Catherine Brenner - How Do Non-Executive Directors Look to the Future Whilst Navigating Extreme Unpredictability?

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Oct 07, 2020
by Catherine Brenner
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Catherine Brenner - How Do Non-Executive Directors Look to the Future Whilst Navigating Extreme Unpredictability?

In the latest installment of the Salzburg Questions for Corporate Governance series, company director Catherine Brenner explains why COVID-19 can't be an excuse to abandon traditional strategic planning processes Catherine Brenner at Salzburg Global Seminar

This article is part of the series, the Salzburg Questions for Corporate Governance by the Salzburg Global Corporate Governance Forum

In less than 12 months, so much of what we took as certain, stable, and predictable has changed. From the global pandemic to unprecedented bushfires, extreme climate events to changing geopolitical issues and alliances, and significant economic challenges, it is difficult to predict and forecast what the future holds and for organizations to make plans.

Whilst there is much to be learned from the past and immediate individual and organizational responses to crises have often surprised on the upside, we cannot put off decisions for the medium and long-term indefinitely.

The extreme unpredictability of 2020 is not a reason to abandon the rigor of the traditional strategic planning processes. Instead, boards and leadership teams can be emboldened to envisage a range of futures and test a series of scenarios.

Boards must provide their management teams with the confidence and courage to do this broader thinking, not retreat into risk-averse planning, but yet to be inquisitive and creative and think about the "what ifs." Directors who constructively challenge management and themselves to have clear-eyed but ambitious discussions about their organization and think about how they can shape the future are needed more than ever.

This change requires boards with a growth mindset. This movement can be aided by a reasonable proportion of non-executive directors from outside the industry and bringing external views and perspectives. Boards benefit from thoughtful directors who invest the time to help them:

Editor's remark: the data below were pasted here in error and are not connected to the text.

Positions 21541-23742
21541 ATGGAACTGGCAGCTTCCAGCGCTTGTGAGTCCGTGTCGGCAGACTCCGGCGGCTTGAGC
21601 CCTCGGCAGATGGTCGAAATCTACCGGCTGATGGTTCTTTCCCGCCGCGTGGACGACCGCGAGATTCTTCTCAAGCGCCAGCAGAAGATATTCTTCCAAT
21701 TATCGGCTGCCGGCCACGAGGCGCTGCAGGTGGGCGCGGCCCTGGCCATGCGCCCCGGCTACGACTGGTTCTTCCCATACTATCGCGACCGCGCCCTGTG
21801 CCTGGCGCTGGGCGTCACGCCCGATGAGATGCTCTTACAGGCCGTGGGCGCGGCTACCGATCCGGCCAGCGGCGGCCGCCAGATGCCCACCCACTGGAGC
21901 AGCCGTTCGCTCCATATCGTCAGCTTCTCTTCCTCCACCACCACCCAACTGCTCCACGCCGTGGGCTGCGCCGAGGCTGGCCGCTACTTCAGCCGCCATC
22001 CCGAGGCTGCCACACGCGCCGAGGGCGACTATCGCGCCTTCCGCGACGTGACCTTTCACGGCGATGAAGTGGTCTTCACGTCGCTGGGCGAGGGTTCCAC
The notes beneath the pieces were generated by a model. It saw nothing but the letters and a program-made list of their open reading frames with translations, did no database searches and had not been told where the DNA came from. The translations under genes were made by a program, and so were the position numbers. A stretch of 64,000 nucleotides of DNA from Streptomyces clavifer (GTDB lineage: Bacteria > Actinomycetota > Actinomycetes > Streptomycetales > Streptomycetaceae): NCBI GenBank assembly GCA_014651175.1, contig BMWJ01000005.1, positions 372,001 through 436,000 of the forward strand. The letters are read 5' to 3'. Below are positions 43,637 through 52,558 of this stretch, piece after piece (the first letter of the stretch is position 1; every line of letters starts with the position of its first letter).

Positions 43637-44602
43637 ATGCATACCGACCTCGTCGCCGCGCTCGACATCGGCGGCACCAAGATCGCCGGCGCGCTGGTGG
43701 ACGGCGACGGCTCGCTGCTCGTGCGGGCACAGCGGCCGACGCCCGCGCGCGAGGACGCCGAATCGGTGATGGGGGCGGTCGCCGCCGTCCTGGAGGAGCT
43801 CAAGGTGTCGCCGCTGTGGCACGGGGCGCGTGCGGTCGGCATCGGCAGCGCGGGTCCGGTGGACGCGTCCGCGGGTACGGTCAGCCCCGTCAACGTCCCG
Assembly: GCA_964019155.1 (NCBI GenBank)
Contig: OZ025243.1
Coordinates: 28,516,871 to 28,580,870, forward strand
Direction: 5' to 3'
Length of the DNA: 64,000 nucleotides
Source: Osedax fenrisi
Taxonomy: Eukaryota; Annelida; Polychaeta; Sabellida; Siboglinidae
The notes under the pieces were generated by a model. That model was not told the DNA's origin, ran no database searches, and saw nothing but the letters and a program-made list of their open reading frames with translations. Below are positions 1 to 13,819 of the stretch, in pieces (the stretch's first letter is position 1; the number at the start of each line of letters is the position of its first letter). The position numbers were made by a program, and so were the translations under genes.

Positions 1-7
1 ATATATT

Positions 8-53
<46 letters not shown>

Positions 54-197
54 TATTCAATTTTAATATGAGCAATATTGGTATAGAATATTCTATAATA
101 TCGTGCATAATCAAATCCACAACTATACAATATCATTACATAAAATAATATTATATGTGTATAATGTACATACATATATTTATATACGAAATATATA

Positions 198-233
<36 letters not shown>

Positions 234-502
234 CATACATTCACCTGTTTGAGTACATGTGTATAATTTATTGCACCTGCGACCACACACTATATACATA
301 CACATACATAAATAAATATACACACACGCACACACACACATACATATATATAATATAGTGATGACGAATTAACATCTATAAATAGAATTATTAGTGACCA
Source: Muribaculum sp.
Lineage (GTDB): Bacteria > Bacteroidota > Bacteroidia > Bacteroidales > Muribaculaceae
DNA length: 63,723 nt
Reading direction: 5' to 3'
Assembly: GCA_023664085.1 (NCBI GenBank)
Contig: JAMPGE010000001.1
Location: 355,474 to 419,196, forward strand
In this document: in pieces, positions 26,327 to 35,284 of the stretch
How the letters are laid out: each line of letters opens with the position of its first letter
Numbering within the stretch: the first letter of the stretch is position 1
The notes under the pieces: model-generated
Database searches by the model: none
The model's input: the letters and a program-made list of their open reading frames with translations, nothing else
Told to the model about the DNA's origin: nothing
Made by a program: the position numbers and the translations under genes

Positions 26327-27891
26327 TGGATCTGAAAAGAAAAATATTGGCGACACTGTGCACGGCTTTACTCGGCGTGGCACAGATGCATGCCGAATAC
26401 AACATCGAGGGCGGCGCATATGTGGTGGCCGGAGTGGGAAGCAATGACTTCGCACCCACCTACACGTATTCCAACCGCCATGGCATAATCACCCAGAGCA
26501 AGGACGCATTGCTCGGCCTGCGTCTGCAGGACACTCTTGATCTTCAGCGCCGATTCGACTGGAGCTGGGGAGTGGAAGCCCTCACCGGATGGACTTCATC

• Be curious about emerging technologies and other forces and trends; what organizations around the globe are doing; how humans are adapting and behaving differently or perhaps behaving more predictably than ever.
  • Ask thoughtful "what if" questions to help lift management's eyes above the horizon and ask constructive probing open questions.

It is helpful if directors are aware of two key behavioral biases: loss aversion and narrow framing. People fear losses more than they value equivalent gains, and people weigh potential risks as if there were only one potential outcome instead of viewing them as part of a larger portfolio of outcomes. This is where board-level thoughtful organization-wide discussions and assessments can be an enabler of effective, well thought through risk-taking where trade-offs are made, and a broader organization-wide perspective is taken. As non-executive directors, we should regularly ask ourselves:

  • Am I clear on the organization's mission and value drivers? Do I have them front and center to frame my thinking and questions?
  • How much am I reading or listening to things that are talking about trends and external forces more broadly and bringing an external perspective to the discussion?
  • Am I alive to the behavioral biases which may creep into thinking, particularly given the trauma of 2020?
  • Am I asking questions in a way that opens up discussion and makes it permissible to have the "what if" conversations?

Truly value-adding strategic conversations require directors to think hard about these issues, and there is no time more pressing for this than now.


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Catherine Brenner is a company director, having served in the past 17 years on the boards of various public and private companies, not-for-profit and government organizations. This list includes AMP, Coca Cola Amatil, Boral, the Sydney Opera House and the Art Gallery of NSW. She has chaired boards, risk, sustainability, remuneration and special-purpose board committees. Catherine previously served as a member of the Takeovers Panel and was a senior investment banker. She is a Salzburg Global Fellow.

The Salzburg Questions for Corporate Governance is an online discussion series introduced and led by Fellows of the Salzburg Global Corporate Governance Forum. The articles and comments represent opinions of the authors and commenters, and do not necessarily represent the views of their corporations or institutions, nor of Salzburg Global Seminar. Readers are welcome to address any questions about this series to Forum Director, Charles E. Ehrlich: cehrlich@salzburgglobal.org To receive a notification of when the next article is published, follow Salzburg Global Seminar on LinkedIn or sign up for email notifications here: www.salzburgglobal.org/go/corpgov/newsletter

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